Thursday, November 24, 2016

"Basket Cases of Ingratitude"

To celebrate today’s holiday Rachel DiCarlo Currie of the Independent Women’s Forum brings us a transcript of some remarks that William F. Buckley made about gratitude in 1988.

Buckley explains that we, American citizens, owe our forebears a debt of gratitude.  They have bequeathed us a great nation. And they have also bequeathed us a great civilization. Buckley adds that we can never repay the debt.

And yet, he intimates that we are stewards of the gifts that we have received from previous generations, so the best we can do is to cultivate them and pass them on to the next generations.

Buckley begins with some thoughts about our patrimony. Those who do not appreciate what our ancestors have given us form what he calls “basket cases of ingratitude:”

Our offense, however — the near universal offense, remarked on by the Ortega y Gasset as the fingerprint of the masses in revolt — is that of the Westerner, rich or poor, learned or ignorant, who accepts without any thought the patrimony we all enjoy, those of us who live in the Free World. We are left with the numbing, benumbing thought that we owe nothing to Plato and Aristotle, nothing to the prophets who wrote the Bible, nothing to the generations who fought for freedoms activated by the Bill of Rights. We are basket cases of ingratitude, so many of us. We cannot hope to repay in kind what Socrates gave us, but to live without any sense of obligation to those who made possible lives as tolerable as ours, within the frame of the human predicament God imposed on us — without any sense of gratitude to our parents, who suffered to raise us; to our teachers, who labored to teach us; to the scientists, who prolonged the lives of our children when disease struck them down — is spiritually atrophying.

Buckley then calls for a “rebirth of gratitude,” a new appreciation of the achievements of those who came before us. It might even include a reflection on what our lives would be like if we had been born at another time in another place:

To fail to experience gratitude when walking through the corridors of the Metropolitan Museum, when listening to the music of Bach or Beethoven, when exercising our freedom to speak ... is to fail to recognize how much we have received from the great wellsprings of human talent and concern that gave us Shakespeare, Abraham, Lincoln, Mark Twain, our parents, our friends, and, yes, the old lady in Stratford. We need a rebirth of gratitude for those who have cared for us, living and, mostly, dead. The high moments of our way of life are their gifts to us. We must remember them in our thoughts and prayers; and in our deeds.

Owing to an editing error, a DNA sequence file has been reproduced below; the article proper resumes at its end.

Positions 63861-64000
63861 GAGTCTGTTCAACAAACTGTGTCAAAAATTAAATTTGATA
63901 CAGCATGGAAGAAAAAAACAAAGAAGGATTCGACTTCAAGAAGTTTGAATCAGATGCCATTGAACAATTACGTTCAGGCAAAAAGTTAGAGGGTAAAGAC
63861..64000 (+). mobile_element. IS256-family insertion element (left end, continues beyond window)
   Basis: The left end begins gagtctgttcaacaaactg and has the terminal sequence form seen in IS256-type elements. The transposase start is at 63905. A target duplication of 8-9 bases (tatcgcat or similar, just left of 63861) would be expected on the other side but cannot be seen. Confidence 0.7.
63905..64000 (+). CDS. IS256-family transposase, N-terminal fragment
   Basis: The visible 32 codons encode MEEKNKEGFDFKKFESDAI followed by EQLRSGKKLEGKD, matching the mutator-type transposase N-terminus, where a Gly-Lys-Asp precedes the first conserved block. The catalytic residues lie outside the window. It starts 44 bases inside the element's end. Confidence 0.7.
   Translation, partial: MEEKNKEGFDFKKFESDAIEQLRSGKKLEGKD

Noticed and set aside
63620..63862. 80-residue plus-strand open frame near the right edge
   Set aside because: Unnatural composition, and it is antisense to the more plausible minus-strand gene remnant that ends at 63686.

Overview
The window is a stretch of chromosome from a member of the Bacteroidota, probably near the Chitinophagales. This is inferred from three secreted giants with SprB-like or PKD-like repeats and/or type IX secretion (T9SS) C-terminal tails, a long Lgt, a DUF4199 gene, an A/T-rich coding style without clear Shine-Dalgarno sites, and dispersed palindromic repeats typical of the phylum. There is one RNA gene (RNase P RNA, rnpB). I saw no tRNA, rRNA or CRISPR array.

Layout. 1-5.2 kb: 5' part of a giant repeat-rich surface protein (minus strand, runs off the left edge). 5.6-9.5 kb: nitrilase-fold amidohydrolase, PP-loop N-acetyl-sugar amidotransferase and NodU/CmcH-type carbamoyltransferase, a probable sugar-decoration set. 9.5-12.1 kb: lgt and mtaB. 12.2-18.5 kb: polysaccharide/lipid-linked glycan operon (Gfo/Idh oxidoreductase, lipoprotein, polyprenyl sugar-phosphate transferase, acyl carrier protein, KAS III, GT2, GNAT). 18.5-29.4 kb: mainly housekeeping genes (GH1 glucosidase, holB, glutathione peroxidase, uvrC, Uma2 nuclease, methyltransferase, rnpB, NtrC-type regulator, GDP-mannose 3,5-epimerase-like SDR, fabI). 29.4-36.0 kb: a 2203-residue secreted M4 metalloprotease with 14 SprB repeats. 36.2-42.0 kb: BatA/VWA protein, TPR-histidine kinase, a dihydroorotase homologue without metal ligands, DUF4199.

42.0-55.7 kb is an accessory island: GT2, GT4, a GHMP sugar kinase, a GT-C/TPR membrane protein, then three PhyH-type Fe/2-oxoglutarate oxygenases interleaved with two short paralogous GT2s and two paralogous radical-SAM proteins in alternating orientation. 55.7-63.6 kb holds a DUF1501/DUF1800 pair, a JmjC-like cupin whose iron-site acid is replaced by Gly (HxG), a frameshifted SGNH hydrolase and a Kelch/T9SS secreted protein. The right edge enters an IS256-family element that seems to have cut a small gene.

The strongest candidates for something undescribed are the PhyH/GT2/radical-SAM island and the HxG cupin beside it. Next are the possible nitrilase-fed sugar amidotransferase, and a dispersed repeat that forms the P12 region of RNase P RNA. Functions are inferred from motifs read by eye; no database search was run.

Speaking of “basket cases of ingratitude” yesterday brought us news of Yale undergraduate English majors who wrote an open letter to their department demanding that the curriculum stop teaching so many straight white males. You know, like Shakespeare, Milton, Chaucer, George Eliot,  Dickens and Henry James.

The students wrote a manifesto:

We oppose the continued existence of the Major English Poets sequence as the primary prerequisite for further study. It is unacceptable that a Yale student considering studying English literature might read only white male authors. A year spent around a seminar table where the literary contributions of women, people of color, and queer folk are absent actively harms all students, regardless of their identity.

To have the opportunity to study the great writers of the English literature at a place like Yale and then to complain because there is not enough diversity tells us that these young people lack character. At the least.

One hesitates even to address their puerile rantings, but one must mention that every serious English literature curriculum includes Jane Austen, George Eliot and Virginia Woolf. And how could these idiots have forgotten that Henry James was gay and that Shakespeare wrote his sonnets for a male lover.

Apparently, they have learned nothing at Yale… except how to whine and complain. And they do not care that they have learned nothing about English literature. They refuse to take the opportunity to learn about how to communicate, how to use language or how to tell stories. Explain to me how they got into Yale. Explain to them that these puerile rants devalue the degree that they are pursuing.